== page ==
Neil Armfield in rehearsal for the Ring Cycle

Interview with Neil Armfield

The iconic Australian director talks to Jennifer Williams about the ambitious task of conducting Wagner's almighty Ring Cycle. 

Neil Armfield is an elusive man to catch. When I finally get him on the phone, just a few weeks after rehearsals finished for Siegfried, he is hanging out washing. It’s disarmingly ordinary for a man whose name is regularly attached to masterpieces of the Australian and international arts industry.  

A long career directing theatre, opera, musicals and feature films is studded by success after success: an all-star production of Hamlet for Company B, a stunning adaptation of the Australian novel The Secret River for Sydney Theatre Company, a production of a new opera, Bliss, that was so successful it travelled from Opera Australia to the Edinburgh Festival and beyond.

In 2013, the acclaimed director took on an opera juggernaut that has bested many a director before him: Wagner’s 16-hour, four-opera masterpiece, The Ring Cycle.

Neil Armfield was hesitant when Opera Australia Artistic Director, Lyndon Terracini, first approached him to direct The Ring. "I’ve been asked about it a number of times over the years, and I’ve always stood back from it a little. Maybe it was fear. But I think ostensibly it was a worry that it can be done for the wrong reasons, as a display of wealth itself."

"That’s a great irony," Armfield says, "given it is a work that argues so passionately against consumption and the accumulation of wealth."

But he accepted, and his ambition was nothing less than bold: "I want to produce the best—by which I mean the deepest and richest—communication of the work that has ever been realised on the stage."

Did he succeed?

"The verdict was pretty much unanimous: this was one of the best Rings anywhere in a long time," raved Classical Voice North America. "Armfield is a wonderful storyteller…"

The Sydney Morning Herald called his interpretation, "theatrically enthralling, conceptually provoking". The Guardian noted that while 15 international opera companies staged Wagner's Ring in the year of the composer’s 200th anniversary, "Opera Australia’s [was] rather special".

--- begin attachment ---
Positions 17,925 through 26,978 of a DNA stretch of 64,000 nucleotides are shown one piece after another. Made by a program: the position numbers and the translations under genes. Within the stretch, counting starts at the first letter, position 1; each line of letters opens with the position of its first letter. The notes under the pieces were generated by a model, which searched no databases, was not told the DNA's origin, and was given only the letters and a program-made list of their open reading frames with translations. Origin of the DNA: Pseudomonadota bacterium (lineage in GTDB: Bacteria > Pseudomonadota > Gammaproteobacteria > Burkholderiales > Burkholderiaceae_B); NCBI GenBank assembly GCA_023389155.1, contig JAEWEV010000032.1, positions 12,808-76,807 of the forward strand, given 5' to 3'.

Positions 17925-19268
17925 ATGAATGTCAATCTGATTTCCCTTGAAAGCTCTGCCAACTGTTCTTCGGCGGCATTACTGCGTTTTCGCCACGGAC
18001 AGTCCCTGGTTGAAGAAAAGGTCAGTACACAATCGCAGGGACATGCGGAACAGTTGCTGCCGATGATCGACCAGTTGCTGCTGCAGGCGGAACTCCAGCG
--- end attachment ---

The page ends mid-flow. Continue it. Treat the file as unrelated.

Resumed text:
A production image from Das Rheingold featuring the Rhinemaidens and the Sea of Humanity.

The Rhinemaidens and the Sea of Humanity in Das Rheingold, The Melbourne Ring Cycle, 2013. Photo: Jeff Busby

It was Opera Australia’s first time producing the entire cycle. It was such a success that the company is remounting the work in 2016.

Armfield was keen to avoid straying into the European tradition of producing the work, something he says has turned into a sort of technological arms race. "It’s a race to see who can create the most complicated technical wizardry in order to produce the most spectacular version of the story. To me, that means it becomes an empty display."

He took on the project under one condition: "I didn’t want to shed my way of working, and what I feel art can contribute to our society, in order to produce a multi-million dollar sound and light spectacular. Every image we are trying to create is intended to reveal meaning."

His staging is quite modest. That’s because at its heart, The Ring of the Nibelung is a simple story about love and ambition for the world, Armfield says. 

"It obviously has to deliver great moments of spectacle, but they have to be absolutely earned," the director goes on to explain. "It is important they don’t overshadow the humanity of Wagner’s tale."

"The inner child will get to enjoy the fairytale of The Ring, but the mythical beings that populate this tale are masks for real human emotions and real human stories," Armfield explains. It is the job of the director to draw those connections for the audience.